Johnathan Cabot is a champion gymnast. In the tiny, yet savage, country of Parmistan, there is a perfect spot for a "star wars" site. For the US to get this site, they must compete in the brutal "Game". The government calls on Cabot, the son of a former operative, to win the game. Cabot must combine his gymnastics skills of the west with fighting secrets of the east and form GYMKATA!Written by
Max Halperin <email@example.com>
The film's source material ("The Terrible Game" by Dan Tyler Moore) was originally published in 1957. A film version of the book was originally planned in the early-1960s as a Rock Hudson vehicle, but never got off the ground. See more »
The best thing about "Gymkata" is that it takes itself very seriously. Actual men and women worked on this film with no intention of creating a hysterically abominable failure. Yet, despite a premise that fails to produce anything beyond derisive laughter, the project somehow landed financing.
Highlights include: The Khan of Parmistan, a man who looks like Albert Einstein with Carl Levin's comb-over. "The Town of the Crazies," a village of criminally insane people. A man who severs his own hand for no apparent reason in the aforementioned town. A man (also in that town) who wears a cloak with the back cut out to reveal his buttocks. The oft-repeated location, "Karabal, on the Caspian Sea." The title card that lets us know when we've arrived at "Karabal, on the Caspian Sea." Princess Rubali and her odd fascination with cutlery. A man named "Thorg," who has been admired by the hero "since Munich." An actual line of dialogue that refers to "a nightmare in hell." The five punch/kick sound effects that get recycled beyond believability. A character who presumably fell to his death in a gaping, barren canyon only to have his fall "broken by some trees." The random placement of gymnastics apparatuses. The complete lack of resolution to numerous dangling plot points. Kurt Thomas's wardrobe and haircut. The men working at "The Salt Mines," who just poke a large pile of refined salt with hoes. Also, we get the privilege of seeing a shadowy government agent push away a gymnastics groupie who tries to get too close to a post-dismount Kurt Thomas.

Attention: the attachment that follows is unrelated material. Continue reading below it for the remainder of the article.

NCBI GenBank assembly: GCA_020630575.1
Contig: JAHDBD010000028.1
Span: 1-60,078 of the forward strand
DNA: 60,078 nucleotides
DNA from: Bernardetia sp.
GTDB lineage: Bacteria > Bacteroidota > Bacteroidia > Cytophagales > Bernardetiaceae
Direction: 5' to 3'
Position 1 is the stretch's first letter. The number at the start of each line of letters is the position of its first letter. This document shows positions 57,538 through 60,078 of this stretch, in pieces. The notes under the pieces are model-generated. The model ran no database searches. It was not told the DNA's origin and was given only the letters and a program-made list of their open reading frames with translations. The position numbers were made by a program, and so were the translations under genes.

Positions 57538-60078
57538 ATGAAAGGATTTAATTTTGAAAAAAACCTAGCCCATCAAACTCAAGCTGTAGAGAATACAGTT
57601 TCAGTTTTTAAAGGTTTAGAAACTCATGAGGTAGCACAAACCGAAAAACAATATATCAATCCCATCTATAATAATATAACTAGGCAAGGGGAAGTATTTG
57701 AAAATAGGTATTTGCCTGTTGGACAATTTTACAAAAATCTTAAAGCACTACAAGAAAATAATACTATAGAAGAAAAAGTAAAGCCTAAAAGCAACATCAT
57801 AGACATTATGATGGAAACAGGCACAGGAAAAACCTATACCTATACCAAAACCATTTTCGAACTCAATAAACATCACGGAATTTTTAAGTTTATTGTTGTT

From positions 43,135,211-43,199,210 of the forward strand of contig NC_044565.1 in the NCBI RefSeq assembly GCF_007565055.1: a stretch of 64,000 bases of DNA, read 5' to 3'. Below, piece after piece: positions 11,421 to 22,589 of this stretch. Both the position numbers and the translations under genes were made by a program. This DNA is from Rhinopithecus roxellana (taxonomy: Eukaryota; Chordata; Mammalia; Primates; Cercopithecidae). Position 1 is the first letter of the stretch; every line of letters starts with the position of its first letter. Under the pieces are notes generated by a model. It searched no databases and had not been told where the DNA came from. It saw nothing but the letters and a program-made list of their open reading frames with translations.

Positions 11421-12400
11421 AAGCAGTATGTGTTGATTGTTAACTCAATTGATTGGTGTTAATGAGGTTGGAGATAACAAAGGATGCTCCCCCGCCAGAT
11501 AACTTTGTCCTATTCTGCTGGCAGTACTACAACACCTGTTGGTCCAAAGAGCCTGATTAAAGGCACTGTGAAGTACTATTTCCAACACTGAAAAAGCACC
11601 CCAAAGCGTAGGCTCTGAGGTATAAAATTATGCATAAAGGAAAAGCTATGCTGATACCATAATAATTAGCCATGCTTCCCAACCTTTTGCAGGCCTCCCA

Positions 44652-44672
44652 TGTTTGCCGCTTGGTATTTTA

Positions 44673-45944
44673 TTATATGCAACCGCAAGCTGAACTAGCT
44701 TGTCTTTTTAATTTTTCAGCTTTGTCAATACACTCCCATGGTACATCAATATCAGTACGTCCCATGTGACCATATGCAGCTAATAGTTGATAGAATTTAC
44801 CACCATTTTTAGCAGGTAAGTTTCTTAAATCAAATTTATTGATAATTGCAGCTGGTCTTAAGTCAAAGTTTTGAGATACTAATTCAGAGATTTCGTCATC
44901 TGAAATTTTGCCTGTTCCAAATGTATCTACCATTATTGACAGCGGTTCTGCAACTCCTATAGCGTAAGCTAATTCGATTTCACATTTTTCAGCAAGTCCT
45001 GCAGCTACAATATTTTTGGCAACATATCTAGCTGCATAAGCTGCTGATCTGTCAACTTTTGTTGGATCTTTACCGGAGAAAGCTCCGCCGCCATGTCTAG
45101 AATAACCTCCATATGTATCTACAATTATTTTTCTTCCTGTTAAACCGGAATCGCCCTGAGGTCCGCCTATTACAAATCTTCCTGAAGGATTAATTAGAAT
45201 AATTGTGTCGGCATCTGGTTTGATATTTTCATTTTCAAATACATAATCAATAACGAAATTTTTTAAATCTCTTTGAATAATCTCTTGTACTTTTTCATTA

If you happen across this movie, you must watch it. "Gymkata" stands as an example of what happens when no one offers a dissenting opinion anywhere in the filmmaking process. This is a technique that was later revealed in Joel Schumacher's "Batman & Robin."
"Gymkata" fulfills every expectation you may have of a film combining gymnastics and ninjitsu. Plenty of gymnastics, plenty of ninjitsu. See it with a friend and enjoy its many failures. All hail "Gymkata!"
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